TA towers being delayed, altered due to secret defense frequency
Developers must often reduce building height and finance army infrastructure in order to secure Defense Ministry approval for projects.
Many major building projects in Tel Aviv have been delayed or altered due to a Defense Ministry secret communications channel, and contractors have been forced to develop shorter towers with less space and even help cover the cost of changing the defense establishment's infrastructure as a result.
One recent example is a a 20-story office building on Tel Aviv's Hamasger Street. The project, unveiled to great fanfare last month, may have to be scaled back or changed significantly to avoid disrupting the secret military communications network.
Defense Ministry approval is a precondition for obtaining construction permits. Developer Azouri Brothers, controlled by Ronen and Alon Azouri, is working to secure that nod. They recently began marketing the building's top floors, eight through 20, and say that occupancy is scheduled for January 2011.
The project is part of the municipality's plan for the area, which includes buildings of between 15 and 26 stories. It will join two recent additions to the area's office space, one building of 16 floors and a second with 26 stories.
A 30-story office building is also planned for an adjacent site.
Defense Ministry approval for the project is not assured, however.
Judging by the experience that other builders have had involving the Defense Ministry's communication system and the ministry's demands in the greater Tel Aviv region, Azouri Brothers may have to pay the ministry for the expenses involved in modifying the broadcast network in the vicinity of the new building.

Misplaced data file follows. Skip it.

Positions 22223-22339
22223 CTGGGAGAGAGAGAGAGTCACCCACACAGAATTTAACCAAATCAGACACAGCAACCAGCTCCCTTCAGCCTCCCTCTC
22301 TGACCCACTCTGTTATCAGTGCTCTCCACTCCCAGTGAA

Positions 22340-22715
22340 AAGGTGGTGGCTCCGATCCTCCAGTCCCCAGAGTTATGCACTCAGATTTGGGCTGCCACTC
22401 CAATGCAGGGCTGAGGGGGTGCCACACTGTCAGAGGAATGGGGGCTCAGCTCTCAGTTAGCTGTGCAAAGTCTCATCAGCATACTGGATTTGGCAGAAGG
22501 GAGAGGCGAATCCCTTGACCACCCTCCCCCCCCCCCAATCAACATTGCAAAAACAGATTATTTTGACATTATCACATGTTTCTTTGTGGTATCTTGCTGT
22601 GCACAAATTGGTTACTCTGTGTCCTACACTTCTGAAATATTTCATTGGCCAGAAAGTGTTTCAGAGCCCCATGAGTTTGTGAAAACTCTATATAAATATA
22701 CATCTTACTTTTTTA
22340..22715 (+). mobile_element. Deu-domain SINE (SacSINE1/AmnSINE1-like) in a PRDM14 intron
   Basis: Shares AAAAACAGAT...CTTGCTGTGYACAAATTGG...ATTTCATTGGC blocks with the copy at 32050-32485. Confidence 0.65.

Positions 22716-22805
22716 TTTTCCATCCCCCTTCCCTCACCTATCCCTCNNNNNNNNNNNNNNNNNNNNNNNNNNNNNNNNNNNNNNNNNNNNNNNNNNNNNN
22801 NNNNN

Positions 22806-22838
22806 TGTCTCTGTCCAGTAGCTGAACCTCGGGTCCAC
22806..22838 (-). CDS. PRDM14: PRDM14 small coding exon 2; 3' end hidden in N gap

They also may be forced to reduce the height of the building, altering the building itself and halting the construction of the uppermost floors until a solution is in place.
Details on locations within Tel Aviv that are affected by the Defense Ministry network are classified. Ministry and city officials have declined requests for information.
However, TheMarker has compiled a list of projects where this problem surfaced.
The issue has affected plans for many large projects in the city, including the high-rise complex in the works for the open space in the center of Kikar Hamedina. In that case, the developers, who have the city's support for the construction of a 43-story building on the site, may have to pay NIS 10 million to either relocate or bury part of the communications system.
The problem led to the scrapping of plans by the U. Dori Group to build two apartment buildings of between 8 and 11 stories, with a total of 74 residential units, on the northern edge of the city. The project had already received the municipality's approval. Instead, a single 12-story building with 60 apartments will be erected.
The Tel Aviv, Herzliya and Netanya municipalities have all faced problems with construction projects as a result of the Defense Ministry system.
The cost of burying the entire system underground has been estimated at NIS 55 million. Three months ago the Tel Aviv city council voted to allocate NIS 40 million for the relocation. Netanya has said it would contribute the remaining NIS 15 million.
"For almost every tower [built] in Tel Aviv, we get a request from the Defense Ministry" regarding its communication system, architect and city planner Moshe Tzur said. "By a rough estimate, the proportion of high-rise buildings in Tel Aviv that encounter problems with the beams comes to about 50%.
"We encountered a similar problem at the Bayside [Gav-Yam] center in Herzliya. There, we built up to the limits required by the beam - eight stories - instead of eleven stories as originally planned."
He said he often holds complicated and lengthy negotiations, lasting as much as two years, with the ministry over this issue, which he called "an important factor" in developing land.